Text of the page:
Graignes is little village situated 13 kilometers from the town of Carentan. This village is more famous for its horse races than for its tragic history on June 6th 1944.
During the night of June 5th to 6th 1944, the 507th Parachute Infantry Regiment of the 82nd Airborne Division were supposed to be parachuted on Drop Zone T (DZ T) situated near the town of Amfreville.
Their objective was to help 505th PIR of the same Airborne Division, to hold the strategic bridge of La Fière on the Merderet river and to establish a defensive line between the villages of Amfreville and Gourbesville.
View of the marshes
In the same night, the 501st PIR of the 101st Airborne Division were to capture / secure causeway 1 & 2 leading to Utah Beach.
Some of these paratroopers were dropped by mistake several kilometers from their dropping zone, near the village of Graignes which was not identified as an objective for the d-day landings.
Because of the weather conditions the aircrafts of the two Airborne Divisions found themselves under heavy enemy fire.
Many planes broke up their way and some pilots were no longer able to know their exact position. It resulted in many uncertain droppings.
It happened to 10 aircraft of the 53rd Troop Carrier Squadron who carried a part of the 3rd battalion of the 507th PIR.
The pilots mistakingly confused the Taute river with the Merderet river, thus believed they were above Drop Zone T and gave the signal to the paratroopers to jump in the night.
Same human error occurred for the men of the 501st PIR supposed to be drop at the north of Carentan and were finally parachuted above the village of Tribehou south-west of Graignes.
View of the marshes
About 160 paratroopers of the 507th PIR and 20 of the 501st PIR were dropped over the marshes bordering the Taute river close to the village of Graignes. Among them were Major Charles Johnson, Captains Abraham Sophian, Leroy David Brummit, Lieutenant Frank Naughton, Sergeants Edward Barnes and Benton J. Broussard, 2nd class Joseph Stephaniak and John Hinchliff.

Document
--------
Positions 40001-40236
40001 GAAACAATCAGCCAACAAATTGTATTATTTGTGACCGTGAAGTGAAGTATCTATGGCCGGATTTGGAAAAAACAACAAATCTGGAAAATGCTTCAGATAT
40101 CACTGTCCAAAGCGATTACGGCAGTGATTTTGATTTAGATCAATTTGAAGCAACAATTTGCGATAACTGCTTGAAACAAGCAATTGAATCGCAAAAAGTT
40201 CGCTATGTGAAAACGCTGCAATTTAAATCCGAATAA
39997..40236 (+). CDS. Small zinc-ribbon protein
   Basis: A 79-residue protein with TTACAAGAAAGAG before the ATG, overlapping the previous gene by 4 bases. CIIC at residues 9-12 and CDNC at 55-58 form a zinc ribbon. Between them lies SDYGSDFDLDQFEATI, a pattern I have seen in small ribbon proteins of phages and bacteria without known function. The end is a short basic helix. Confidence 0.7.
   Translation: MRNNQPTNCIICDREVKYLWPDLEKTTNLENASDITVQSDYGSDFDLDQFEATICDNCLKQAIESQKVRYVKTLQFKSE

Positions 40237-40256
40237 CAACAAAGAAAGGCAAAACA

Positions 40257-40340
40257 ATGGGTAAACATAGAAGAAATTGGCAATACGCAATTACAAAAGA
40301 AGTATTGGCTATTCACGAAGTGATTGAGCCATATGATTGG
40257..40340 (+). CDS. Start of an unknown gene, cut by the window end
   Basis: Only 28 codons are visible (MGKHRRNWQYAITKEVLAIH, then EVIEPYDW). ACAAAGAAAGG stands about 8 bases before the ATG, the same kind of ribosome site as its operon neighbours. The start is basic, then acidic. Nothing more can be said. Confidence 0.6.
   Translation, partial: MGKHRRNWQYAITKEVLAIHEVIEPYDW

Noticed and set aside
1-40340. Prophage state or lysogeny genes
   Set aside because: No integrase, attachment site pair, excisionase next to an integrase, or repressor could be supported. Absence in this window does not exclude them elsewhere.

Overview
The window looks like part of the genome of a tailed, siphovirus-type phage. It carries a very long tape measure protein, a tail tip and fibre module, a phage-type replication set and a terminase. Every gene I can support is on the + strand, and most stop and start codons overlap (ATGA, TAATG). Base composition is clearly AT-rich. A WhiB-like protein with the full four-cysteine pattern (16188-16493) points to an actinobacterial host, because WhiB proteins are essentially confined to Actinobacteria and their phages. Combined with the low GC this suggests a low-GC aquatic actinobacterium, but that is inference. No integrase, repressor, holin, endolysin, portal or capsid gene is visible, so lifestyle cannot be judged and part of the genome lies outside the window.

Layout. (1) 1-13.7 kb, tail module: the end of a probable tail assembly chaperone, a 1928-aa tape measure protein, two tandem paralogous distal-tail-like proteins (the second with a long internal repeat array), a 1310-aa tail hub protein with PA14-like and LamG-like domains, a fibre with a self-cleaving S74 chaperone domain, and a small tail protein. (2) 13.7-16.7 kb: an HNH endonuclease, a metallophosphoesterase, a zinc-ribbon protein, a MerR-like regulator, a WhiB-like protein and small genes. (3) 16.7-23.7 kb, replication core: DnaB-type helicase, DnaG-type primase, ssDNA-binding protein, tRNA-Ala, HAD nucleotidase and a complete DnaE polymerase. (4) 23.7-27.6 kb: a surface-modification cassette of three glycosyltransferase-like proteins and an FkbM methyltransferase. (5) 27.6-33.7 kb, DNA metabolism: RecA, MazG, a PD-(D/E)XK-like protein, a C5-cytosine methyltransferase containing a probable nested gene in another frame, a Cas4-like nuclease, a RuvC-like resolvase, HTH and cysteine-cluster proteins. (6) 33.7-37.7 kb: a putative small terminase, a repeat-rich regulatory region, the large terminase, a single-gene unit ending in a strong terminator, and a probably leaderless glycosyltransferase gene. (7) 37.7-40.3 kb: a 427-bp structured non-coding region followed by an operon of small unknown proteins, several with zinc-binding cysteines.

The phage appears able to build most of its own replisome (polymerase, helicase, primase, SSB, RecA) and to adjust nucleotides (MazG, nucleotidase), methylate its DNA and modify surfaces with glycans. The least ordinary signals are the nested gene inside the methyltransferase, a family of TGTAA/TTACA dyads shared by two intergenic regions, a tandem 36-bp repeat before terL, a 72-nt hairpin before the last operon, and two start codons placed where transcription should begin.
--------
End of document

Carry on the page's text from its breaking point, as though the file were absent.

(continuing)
The names of these men will stay forever in the history of the village of Graignes.
The village of Graignes is located on a hill in a swamp area southeast of the city of Carentan. Its church, visible from several kilometers away, dominates the swamps.
Carentan was for several days at the center of difficult battles.
Near Graignes there is a small village named Port Saint-Pierre, one of the gateways to enter into the marshes. In this hamlet the Rigault family lived. A little further north of Port Saint Pierre there is a place called the Port des Planques with a bridge between the Vire and Taute canal. This bridge is the only access to reach the village of Montmartin-en-Graignes.
The church of Graignes before the war
The church of graignes now
Some paratroopers landed directly in the water and sank. The paratroopers quickly realized that the place did no correspond to the briefing they had received before D-Day. They knew nothing of their position. The only landmark that they saw with the moonlight was the bell tower and the cross of the church of Graignes and it became an assembly point for them.